In the fund raising feasibility study phase, we have always tried to test a goal that is clearly aligned with the project — a realistic dollar amount.
Recently, we tested a goal that caused donor prospects and community leaders to raise their eyebrows and remark at the size and scope of the project. They asked for more specifics as the proposed goal amount fell outside their comfort level. Donor prospects and community leaders then offered ideas describing how that goal could be reduced, refined or phased. The goal size caught their attention, interest and prompted a challenging study . . . a study that yielded more ideas than most projects we regularly see.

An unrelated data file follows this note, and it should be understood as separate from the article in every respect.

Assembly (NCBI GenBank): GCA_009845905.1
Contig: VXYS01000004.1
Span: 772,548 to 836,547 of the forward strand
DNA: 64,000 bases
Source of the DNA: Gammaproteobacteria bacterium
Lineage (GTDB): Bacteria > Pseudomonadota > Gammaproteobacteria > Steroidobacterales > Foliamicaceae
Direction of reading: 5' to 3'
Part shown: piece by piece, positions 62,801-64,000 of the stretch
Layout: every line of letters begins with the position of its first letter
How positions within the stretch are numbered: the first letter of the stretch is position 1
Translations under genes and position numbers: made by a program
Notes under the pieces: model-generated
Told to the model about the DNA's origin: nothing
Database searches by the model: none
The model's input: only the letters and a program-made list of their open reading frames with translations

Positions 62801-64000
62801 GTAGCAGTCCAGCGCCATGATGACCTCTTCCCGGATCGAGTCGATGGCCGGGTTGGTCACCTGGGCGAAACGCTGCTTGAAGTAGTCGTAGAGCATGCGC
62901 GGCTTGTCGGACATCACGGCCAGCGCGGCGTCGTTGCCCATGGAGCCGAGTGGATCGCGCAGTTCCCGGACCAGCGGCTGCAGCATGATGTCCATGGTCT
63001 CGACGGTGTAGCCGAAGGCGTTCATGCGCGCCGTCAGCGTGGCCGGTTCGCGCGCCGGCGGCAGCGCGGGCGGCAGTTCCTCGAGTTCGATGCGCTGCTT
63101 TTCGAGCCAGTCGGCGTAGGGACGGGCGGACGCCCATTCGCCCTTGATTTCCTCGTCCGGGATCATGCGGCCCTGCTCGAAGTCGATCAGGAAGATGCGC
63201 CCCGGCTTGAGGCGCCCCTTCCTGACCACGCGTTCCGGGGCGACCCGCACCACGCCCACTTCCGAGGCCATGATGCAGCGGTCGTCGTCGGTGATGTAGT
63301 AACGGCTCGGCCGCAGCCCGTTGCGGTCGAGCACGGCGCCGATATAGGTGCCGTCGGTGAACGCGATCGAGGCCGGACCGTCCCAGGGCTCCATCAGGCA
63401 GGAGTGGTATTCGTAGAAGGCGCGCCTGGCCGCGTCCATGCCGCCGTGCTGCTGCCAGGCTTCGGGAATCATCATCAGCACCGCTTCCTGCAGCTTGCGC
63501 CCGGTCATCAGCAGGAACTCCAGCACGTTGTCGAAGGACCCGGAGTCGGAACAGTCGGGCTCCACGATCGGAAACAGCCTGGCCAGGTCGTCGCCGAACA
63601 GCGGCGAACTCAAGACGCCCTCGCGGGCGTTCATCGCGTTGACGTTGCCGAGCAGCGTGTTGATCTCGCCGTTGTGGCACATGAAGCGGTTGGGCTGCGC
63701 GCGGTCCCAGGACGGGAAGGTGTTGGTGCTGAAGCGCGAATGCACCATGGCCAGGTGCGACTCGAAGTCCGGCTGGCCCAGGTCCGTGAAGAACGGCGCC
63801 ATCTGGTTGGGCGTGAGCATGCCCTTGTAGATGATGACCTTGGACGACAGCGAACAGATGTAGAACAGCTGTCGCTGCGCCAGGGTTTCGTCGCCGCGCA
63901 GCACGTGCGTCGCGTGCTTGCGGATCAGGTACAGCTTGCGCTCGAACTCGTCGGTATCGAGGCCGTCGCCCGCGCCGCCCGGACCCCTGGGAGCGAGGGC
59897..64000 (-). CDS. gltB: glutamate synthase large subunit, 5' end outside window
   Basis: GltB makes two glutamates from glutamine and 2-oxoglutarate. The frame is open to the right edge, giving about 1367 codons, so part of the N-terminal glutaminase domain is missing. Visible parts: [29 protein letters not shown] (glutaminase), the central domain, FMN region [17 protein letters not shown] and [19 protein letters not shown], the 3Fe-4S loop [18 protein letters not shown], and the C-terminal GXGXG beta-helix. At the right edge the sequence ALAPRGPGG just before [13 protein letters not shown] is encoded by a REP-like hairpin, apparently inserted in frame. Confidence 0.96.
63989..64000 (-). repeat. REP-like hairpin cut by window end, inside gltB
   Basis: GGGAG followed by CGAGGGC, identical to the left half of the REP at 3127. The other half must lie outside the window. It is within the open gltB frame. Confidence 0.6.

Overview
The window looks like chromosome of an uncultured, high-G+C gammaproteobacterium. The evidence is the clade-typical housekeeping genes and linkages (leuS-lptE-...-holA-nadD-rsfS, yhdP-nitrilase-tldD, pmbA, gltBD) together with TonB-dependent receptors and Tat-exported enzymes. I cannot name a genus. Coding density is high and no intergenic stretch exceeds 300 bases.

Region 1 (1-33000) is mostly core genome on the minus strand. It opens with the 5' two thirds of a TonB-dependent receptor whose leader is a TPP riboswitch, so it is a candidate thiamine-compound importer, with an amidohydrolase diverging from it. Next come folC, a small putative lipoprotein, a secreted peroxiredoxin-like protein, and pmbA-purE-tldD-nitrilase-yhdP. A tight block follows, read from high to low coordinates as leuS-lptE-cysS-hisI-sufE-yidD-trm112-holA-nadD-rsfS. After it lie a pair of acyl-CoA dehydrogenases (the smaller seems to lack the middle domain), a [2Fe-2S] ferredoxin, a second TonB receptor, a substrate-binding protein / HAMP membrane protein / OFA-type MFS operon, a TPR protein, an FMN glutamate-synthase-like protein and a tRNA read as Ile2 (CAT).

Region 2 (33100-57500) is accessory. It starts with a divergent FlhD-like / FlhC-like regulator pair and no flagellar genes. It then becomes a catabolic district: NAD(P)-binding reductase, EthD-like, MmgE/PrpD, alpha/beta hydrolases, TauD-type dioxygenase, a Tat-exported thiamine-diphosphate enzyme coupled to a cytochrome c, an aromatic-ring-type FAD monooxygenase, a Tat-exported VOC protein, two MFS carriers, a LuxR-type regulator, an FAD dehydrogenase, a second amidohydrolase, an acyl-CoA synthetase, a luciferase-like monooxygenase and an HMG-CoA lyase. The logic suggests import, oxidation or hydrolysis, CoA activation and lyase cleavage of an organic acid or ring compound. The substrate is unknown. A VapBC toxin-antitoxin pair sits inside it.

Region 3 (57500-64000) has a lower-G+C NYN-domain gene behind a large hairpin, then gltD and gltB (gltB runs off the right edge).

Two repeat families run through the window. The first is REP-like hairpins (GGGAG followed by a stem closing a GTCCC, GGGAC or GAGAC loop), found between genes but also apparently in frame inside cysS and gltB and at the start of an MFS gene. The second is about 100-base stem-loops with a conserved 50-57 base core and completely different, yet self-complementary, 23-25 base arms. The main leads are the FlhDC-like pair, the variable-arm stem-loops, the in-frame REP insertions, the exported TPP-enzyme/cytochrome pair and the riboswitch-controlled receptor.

The end-result recommendation encouraged a goal lower than the amount tested but still significant, with numerous other recommendations, suggestions and ideas on how to successfully move forward.
Some might say that we threw the large goal idea on the wall to see what would stick. What stuck is more interest and involvement by the right people than we ever expected. What stuck was a format for funding that the organization hadn’t considered in the past . . . but one that offers great opportunity. What stuck was inquiries from the donor community.
Testing a shockingly high goal has reinforced the ability to “think big” and to garner the attention of many others. Good move!